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© 2019 by Ilana Hart. All rights reserved.

Holiday (and everyday) sugar cookies



Maybe it's because of the holiday season or the cold weather, but I've been in a serious baking mood this last month.


There's something about creating delicious, healthy desserts that makes me feel really accomplished - it sort of feels like I've managed to "beat the system" when my kids are salivating over the cakes and cookies that we make together at home, and which are actually filled with wholesome ingredients.


And, let me tell you, this is especially challenging when chocolate or jelly-filled deep-fried sufganiyot line every bakery window during the eight days of Chanukah.


As a kid, I remember making sugar cookies with Chanukah-themed cut-outs like dreidels and menorahs, while my Christian friends were probably making theirs with Christmas tree and candy cane shapes. The best part was decorating our cookies with colorful icing.


I love passing down these types of holiday traditions to my kids. It's a way to preserve family traditions and create a sense of connectivity between the generations.


This particular cookie dough recipe is adapted from Glutenfreebaking.com. What will make or break this recipe is chilling the dough before rolling it, so do not skip this step. If you haven't worked with gluten-free dough before, it's less structured than regular dough and doesn't hold together very well (because that's one of the functions of gluten).


The staring ingredients are:


Almond flour - filled with protein, healthy fat, and fiber as well as calcium, magnesium, vitamin E and various B vitamins. Basically, they're an energy powerhouse.


Cinnamon - helps stabilize blood sugar, which further helps to prevent an energy crash after eating these.


And coconut oil - fuels the nervous system and improves brain function.


These are a perfect treat to make any time of the year, and especially popular among the toddler crowd. Just grab your favorite cookie cutters and have fun!

Recipe: Holiday sugar cookies


Ingredients:

  • 1 cup almond flour

  • 1 cup arrowroot starch (or tapioca starch)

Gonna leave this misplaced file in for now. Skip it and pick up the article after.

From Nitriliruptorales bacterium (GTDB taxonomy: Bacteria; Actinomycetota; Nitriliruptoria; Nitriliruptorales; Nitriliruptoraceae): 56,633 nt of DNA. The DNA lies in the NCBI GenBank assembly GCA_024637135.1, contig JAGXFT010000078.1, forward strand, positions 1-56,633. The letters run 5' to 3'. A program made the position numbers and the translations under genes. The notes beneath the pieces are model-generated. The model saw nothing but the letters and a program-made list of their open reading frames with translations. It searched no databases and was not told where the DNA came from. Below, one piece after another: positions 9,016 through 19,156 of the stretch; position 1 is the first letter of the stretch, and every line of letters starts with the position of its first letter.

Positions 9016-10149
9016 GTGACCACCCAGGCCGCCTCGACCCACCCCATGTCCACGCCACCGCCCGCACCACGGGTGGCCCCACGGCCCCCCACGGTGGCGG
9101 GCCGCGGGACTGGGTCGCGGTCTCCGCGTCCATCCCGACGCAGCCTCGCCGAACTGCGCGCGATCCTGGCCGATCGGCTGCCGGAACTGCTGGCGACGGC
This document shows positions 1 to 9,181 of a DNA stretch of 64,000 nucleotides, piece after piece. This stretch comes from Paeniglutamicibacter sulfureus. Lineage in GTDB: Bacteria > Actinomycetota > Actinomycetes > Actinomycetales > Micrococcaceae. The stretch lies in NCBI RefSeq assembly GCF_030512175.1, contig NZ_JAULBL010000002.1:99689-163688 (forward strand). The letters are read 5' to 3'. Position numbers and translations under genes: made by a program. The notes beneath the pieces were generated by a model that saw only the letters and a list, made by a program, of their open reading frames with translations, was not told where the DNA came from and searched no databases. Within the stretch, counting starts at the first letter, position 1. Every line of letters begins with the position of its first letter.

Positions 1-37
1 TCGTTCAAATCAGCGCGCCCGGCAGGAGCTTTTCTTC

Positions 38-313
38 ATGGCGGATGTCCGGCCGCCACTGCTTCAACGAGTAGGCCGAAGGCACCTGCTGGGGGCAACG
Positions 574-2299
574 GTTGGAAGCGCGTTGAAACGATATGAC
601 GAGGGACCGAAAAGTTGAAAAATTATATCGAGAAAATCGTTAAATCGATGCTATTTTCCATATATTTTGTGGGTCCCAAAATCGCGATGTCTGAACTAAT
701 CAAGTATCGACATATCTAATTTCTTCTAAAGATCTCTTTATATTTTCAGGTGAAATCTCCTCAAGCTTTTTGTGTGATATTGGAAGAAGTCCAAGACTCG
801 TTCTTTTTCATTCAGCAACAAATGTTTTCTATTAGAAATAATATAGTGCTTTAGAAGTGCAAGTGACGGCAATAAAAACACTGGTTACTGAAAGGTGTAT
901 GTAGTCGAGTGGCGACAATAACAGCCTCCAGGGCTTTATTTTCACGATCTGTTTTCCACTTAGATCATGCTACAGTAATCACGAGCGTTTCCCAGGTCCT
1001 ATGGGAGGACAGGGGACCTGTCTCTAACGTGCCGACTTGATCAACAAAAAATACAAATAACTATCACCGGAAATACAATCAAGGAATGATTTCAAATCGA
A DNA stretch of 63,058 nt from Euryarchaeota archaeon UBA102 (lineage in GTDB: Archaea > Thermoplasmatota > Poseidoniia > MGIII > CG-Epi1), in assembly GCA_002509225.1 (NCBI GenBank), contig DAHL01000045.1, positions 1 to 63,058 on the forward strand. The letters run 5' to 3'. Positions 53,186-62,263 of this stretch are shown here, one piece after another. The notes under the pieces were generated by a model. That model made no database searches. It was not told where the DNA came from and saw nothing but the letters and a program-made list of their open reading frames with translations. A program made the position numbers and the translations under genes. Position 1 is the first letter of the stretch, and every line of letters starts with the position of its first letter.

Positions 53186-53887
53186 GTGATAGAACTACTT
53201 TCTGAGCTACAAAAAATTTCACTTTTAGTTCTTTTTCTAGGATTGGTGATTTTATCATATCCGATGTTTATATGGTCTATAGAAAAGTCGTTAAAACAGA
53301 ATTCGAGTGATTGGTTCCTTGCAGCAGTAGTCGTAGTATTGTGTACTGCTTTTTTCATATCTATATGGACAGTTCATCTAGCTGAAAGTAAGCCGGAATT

• ½ tsp baking powder

  • ¼ tsp salt

  • 1 tsp cinnamon

  • 1/3 cup coconut sugar

  • ¼ cup coconut oil, solid

  • 1 large organic egg

  • 1 tbsp water

  • 1 tsp vanilla extract

Instructions:

  1. In the bowl of an electric mixer, place your flours, baking powder, salt, cinnamon and coconut sugar. Mix the dry ingredients together gently with a spoon.

  2. Add in the coconut oil, egg, water and vanilla. Set the mixer to medium speed and beat everything together until a batter has formed. You may need to scrape down the sides of the bowl with a spatula and then beat again.

  3. If you don’t have an electric mixer, you can use a hand mixer instead to beat in the wet ingredients. Or, if you have no mixing gadgets, you can just mix everything by hand with a large wooden spoon – but, in this case, you’ll want to bring your coconut oil to liquid form before adding it in.

  4. Once your batter is ready, use a spatula to transfer it from the mixing bowl to a smaller bowl, and cover. Then place it in the freezer for 30 minutes. It’s critical for the dough to harden a bit, otherwise it’s impossible to roll it out. If you have more time, or plan to make the cookies the following day, simply place the dough in the fridge until you're ready to work with it.

  5. Time to make the cookies! Heat your oven to 180°C and line a baking tray with parchment paper (preferably unbleached).

  6. Choose a large clean surface – I used our dining table. Set out a piece of parchment paper, transfer your dough onto it and flatten it slightly with your hands. Place another piece of parchment paper over top and then use your rolling pin to flatten the dough to your desired thickness. (I suggest not going too thin, or your cookie cut outs will start to fall apart when you try to move them to the baking tray. Use your best judgement.)

  7. Use any shapes you like to create your cookie cut outs. You’ll need to work quickly as the longer the dough stays out, the more 'melty' it becomes and the harder it gets to roll. But, don’t fret – if your dough is getting melty just pop it back into the freezer for 5-10 minutes to let it firm up again.

  8. Once the cut-outs are ready, transfer them to the baking tray and then pop them into the over for 7-10 minutes. Keep an eye on the time and on the cookies so that they don’t over-bake. Once they’re a bit browned around the edges, pull them out.

  9. Frosting option – spread a thin layer of nut or seed butter ( I used almond butter) on the cookies & add colorful sprinkles.